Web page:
Who is the Colorado Criminal Justice Reform Coalition?

Our mission is to reverse the trend of mass incarceration in Colorado. We are a coalition of nearly 7,000 individual members and over 100 faith and community organizations who have united to stop perpetual prison expansion in Colorado through policy and sentence reform.

Our chief areas of interest include drug policy reform, women in prison, racial injustice, the impact of incarceration on children and families, the problems associated with re-entry and stopping the practice of using private prisons in our state.

If you would like to be involved please go to our website and become a member.

Tuesday, February 27, 2007

Who's Gonna Work the Farms?

After the crackdown on immigration this year, there have been complaints from farmers that they aren't going to have any help out in the fields. The Department of Corrections has tentatively decided to jump in. The farmers are willing to pay pretty well, although we know that the people doing the work aren't going to make $9.60 an hour.... but they should make more than $2.00 a day.

It's basically "plantation revisited" and the fact that people want to exploit a prisoner's desire to work. This wouldn't be a job training program. It's a work program. Call a spade a spade. There aren't going to be jobs waiting for people once they get done on the farm and picking beans isn't going to be a great resume builder once they get back to town.

"Department of Corrections executive director Ari Zavaras said the work program would operate under the department's Correctional Industries Program, which helps inmates obtain work while in prison and learn a skill at the same time.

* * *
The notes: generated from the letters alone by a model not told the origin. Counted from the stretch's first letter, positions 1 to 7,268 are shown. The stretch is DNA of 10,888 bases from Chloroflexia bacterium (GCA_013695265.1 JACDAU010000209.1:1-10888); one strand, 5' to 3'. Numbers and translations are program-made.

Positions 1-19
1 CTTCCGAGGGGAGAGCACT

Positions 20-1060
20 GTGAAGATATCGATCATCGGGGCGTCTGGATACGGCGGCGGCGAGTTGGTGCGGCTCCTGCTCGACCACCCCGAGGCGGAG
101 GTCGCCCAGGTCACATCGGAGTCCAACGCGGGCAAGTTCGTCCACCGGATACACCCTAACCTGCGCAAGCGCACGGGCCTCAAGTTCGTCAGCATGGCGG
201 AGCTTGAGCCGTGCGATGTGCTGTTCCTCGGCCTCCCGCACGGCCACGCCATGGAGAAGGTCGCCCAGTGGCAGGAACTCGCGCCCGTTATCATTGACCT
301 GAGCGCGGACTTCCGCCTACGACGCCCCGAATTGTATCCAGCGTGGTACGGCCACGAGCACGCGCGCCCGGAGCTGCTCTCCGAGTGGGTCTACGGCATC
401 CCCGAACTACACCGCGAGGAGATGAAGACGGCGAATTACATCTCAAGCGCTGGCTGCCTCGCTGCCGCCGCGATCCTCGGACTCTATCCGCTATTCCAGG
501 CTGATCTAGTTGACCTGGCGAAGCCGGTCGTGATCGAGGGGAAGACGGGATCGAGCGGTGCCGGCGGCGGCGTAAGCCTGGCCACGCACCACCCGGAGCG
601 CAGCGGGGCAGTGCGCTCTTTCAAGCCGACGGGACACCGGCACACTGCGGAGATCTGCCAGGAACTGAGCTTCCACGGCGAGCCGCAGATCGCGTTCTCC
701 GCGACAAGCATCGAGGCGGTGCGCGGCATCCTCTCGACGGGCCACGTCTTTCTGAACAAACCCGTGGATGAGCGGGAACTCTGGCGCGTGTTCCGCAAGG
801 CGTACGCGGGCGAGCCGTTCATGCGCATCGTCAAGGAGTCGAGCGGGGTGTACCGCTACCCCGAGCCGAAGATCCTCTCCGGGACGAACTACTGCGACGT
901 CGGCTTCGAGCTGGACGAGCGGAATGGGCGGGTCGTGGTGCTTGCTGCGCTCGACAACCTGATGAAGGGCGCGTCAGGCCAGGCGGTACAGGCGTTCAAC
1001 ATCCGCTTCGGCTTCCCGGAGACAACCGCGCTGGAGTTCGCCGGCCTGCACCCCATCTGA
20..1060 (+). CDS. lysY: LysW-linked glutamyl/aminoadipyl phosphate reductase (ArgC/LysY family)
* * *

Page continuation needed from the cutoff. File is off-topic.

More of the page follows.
"We have a lot of details to work out, but this probably will start as a pilot program in Pueblo County. Depending on how well it works, we'll see where it will go," Zavaras said Monday.

Colorado prison inmates may soon help the state's farmers plant onions and pick melons under a program being developed by corrections officials and lawmakers.

The project is aimed at helping strapped farmers deal with a shortage of farm laborers caused by a crackdown on illegal immigration.

"When you have a crop sitting in the field and you have no one to harvest it, you'll try anything," said Pueblo County farmer Phil Prutch. "I'm willing to try it."

Prutch, who grows tomatoes, peppers, corn and squash, said tougher immigration laws passed by the legislature last year chased away most of his reliable help from Mexico and other countries.

Zavaras said the program fits in with his and Gov. Bill Ritter's new emphasis on reducing recidivism in state prisons....

The two Pueblo vegetable farmers said they need from five to 20 workers and are willing to pay up to $9.60 an hour, more than they've paid migrant workers in the past, but they can't find anyone to do the work.

Zavaras said he is hopeful something will be done before the farmers need them in May and June, when the local growing season begins." Denver Post

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